SPECIAL SERIES : [X]Press Magazine Issue Three: Toys and Technology
Old School Cars, New School Favorites
Why Classic Cars Never Go Out of Style
November 21, 2005 9:59 AM
Pablo Cusi Jr. fell in love with Cecilia the moment he laid eyes on her. Her body was sleek and smooth, and boy did she have a lot of junk in the trunk. Sure, she’d been around the block a few times, but that only meant she was more experienced. Cecelia was the kind you took home to mother, but showed off to every man you knew. Cusi had been dreaming about her beauty since the ninth grade, and 10 years later, Cecelia, his ‘84 sky blue Cadillac El Dorado, was finally his.
“I feel like ‘The man’ when I’m in it,” Cusi says. “I just can’t get that from a Mercedes Benz or Lamborghini.”
While the emergence of old school cars in pop culture has helped increase their popularity among young Americans, their presence in hip-hop and gangster films has also placed negative stereotypes on some of their younger owners.
Cusi bought Cecilia at a steal for only $900 last August. Although she’s in good condition and has no major damage, he still plans to spend thousands of dollars more on a new paint job, suede interior, wood grain, Rolls Royce grill, stereo system, 18-inch chrome rims and white-wall Vogue Tyre tires. “I want people to say ‘Goddamn, look at that sexy-ass bitch’ when they see her down the street,” he says.
In the distance, Ramirez saw what could’ve easily been mistaken for a celebrity. Surrounded by lights and crowds of people filming and taking pictures was Joker, a ‘65 Chevy Malibu. With the entire car fully detailed and murals extending all the way to the wheels, Joker was like nothing Ramirez had ever seen before.
When he bought his '48 Chevy Fleetmaster Bombs Away for $3,000 10 years ago, it had no interior, no windows and no molding. Five years and over $20,000 later, it’s become the emerald green head turner it is today. At the 2004 Las Vegas Super Show, it took second place.
Ramirez loves the fact that his car is unique. He says this is a big reason so many young people are into older cars now. Car models from the '50s and '60s changed every year, whereas a car now can have the same shell three years in a row.
“Everyone wants to be different and these old-schools are rare," Ramirez says. "You just can’t go to Kragen to find parts.”
He can tell the difference between a true car enthusiast and a trend follower. A real old school car lover will drive his car around no matter how much money he spent fixing it up, whereas a trend follower or a “trailer queen” will keep his or her car locked in a garage or on a trailer. Although De Jesus has spent nearly $40,000 customizing his car, he refuses to be a trailer queen.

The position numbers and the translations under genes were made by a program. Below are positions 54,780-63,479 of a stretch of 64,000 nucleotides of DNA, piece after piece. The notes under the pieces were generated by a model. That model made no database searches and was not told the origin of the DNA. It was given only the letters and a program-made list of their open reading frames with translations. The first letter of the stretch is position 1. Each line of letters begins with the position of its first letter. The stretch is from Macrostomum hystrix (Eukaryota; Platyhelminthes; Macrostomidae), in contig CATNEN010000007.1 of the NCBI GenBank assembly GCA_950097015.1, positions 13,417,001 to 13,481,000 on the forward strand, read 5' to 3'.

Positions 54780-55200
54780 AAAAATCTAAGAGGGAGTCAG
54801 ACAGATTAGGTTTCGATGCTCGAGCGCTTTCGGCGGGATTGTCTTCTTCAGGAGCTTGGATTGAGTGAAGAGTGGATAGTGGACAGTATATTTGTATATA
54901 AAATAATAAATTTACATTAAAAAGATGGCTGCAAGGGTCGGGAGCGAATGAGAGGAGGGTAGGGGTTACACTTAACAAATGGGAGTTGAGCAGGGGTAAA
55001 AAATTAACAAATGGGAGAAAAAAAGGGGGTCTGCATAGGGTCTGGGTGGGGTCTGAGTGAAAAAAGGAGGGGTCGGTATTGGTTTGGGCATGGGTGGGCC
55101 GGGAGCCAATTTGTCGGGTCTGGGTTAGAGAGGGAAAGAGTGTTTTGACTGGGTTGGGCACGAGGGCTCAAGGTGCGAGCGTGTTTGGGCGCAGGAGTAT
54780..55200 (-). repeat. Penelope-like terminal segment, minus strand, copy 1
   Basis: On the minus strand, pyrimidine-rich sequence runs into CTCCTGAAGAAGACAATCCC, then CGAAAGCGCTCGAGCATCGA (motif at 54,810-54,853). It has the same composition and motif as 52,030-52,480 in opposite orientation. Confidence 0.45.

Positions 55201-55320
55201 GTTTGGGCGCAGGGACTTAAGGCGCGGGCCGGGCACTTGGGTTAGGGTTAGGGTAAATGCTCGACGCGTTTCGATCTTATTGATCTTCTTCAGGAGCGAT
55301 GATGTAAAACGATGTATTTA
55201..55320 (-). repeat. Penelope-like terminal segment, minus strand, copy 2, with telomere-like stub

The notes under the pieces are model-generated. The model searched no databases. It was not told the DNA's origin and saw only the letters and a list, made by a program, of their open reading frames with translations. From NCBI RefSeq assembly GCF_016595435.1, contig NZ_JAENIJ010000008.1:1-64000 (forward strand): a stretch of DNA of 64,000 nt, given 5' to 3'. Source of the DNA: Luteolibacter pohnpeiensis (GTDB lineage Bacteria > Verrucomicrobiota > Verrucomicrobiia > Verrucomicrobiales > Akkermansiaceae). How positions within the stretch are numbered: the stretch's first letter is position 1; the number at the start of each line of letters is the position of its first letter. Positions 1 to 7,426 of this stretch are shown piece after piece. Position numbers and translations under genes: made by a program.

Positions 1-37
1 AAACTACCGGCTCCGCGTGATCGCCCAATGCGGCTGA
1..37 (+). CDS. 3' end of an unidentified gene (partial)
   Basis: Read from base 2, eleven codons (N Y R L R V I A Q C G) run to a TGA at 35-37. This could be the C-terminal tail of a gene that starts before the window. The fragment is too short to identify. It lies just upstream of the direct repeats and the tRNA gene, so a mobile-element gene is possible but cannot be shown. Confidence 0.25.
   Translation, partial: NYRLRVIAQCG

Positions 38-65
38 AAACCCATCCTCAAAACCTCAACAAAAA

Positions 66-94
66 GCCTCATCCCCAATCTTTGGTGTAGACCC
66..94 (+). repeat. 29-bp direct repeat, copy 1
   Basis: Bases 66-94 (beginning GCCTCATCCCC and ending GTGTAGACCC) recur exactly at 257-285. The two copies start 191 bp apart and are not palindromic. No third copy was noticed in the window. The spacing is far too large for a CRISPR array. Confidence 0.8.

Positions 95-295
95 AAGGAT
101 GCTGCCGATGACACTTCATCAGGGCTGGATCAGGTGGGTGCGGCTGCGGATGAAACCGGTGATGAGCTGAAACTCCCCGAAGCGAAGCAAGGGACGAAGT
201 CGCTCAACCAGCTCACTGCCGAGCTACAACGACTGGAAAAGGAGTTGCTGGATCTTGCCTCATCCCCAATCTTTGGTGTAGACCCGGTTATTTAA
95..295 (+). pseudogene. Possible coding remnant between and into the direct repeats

When he eagerly unveils El Caddy from underneath the car cover, it's clear why. Looking like a proud parent showing off his baby’s first steps, he points out that all the door handles and side markers on the golden orange beauty are shaved off. With yellow streaks of fire blazing across both sides and onto the hood, it resembles a flaming bullet streaming across the room and heating up the cold auto body shop floor. A skull is painted onto the hood, below which rests a 350 cubic inch motor. And don't even bother looking at his 20-inch chrome rims unless you have sunglasses on.
“The main thing is respect. When people see my car and notice how much work has been put in, that’s the best thing right there,” De Jesus says.
Ramirez agrees. “What’s the use of having a toy when you can’t play with it?” he says.
Ramirez, De Jesus and Carlos Quintero are all part of a car club called Nuestro Estilo, spanish for “Our Style.” The group formed over 10 years ago and currently has 17 active members and 19 cars. Many of the members have been harassed for owning an expensive looking car often associated with drug dealers and gang members.
“It’s not true, the real gangsters drive around in their buckets with only the primer on it,” says Quintero, a 30-year-old auto technician at The Service Stop in San Bruno.
Like most adults, these young people take pride in the fruits of their labor. Although Quintero’s aunt thinks he’s crazy for spending thousands of dollars on Sinful '66, his ‘66 Chevy Impala, he says the money is justified.
“I grew up in San Francisco, so if I wasn’t doing the car thing, I’d be doing other things,” he says. “Plus, old cars are just cool, man. The newer ones aren’t loud, and don’t scare little kids—you know, cool stuff like that.”
Mangundayo compares old school cars to old school music. In the same way that younger singers pay respect to older artists who’ve inspired them, young people respect old cars, bringing them back and adding a little new-school flavor.
Within the last year, Mangundayo has witnessed an increase in young people coming in to restore cars, many of them older than their owners. He says shows like MTV’s “Pimp My Ride” contribute to this phenomenon. The influence rappers have on young America is obvious as well.
When gangster rapper Dr. Dre became popular, many saw lowriders in his video and wanted to buy one. Then, rappers like the Cash Money Millionaires ushered in the “bling-bling” era, in which Escalades and luxury cars on 20-inch rims were imperative.
At the Goodguys Rod and Custom Association’s 2005 Autumn Get-Together at the Alameda Fair Grounds, heads turn and a woman bites her lip as a black ‘62 Chevy Impala rolls through the crowd. Rap music blares from the car speakers just as the sound of hydraulics pierces the air. The Impala pops up from the ground. The driver smiles to the crowd as if he just left the room with the most beautiful woman there. Cusi can’t help but shake his head.
“See what I’m talking about?” he says. “I’d like to see you get that response from a Honda Civic.”
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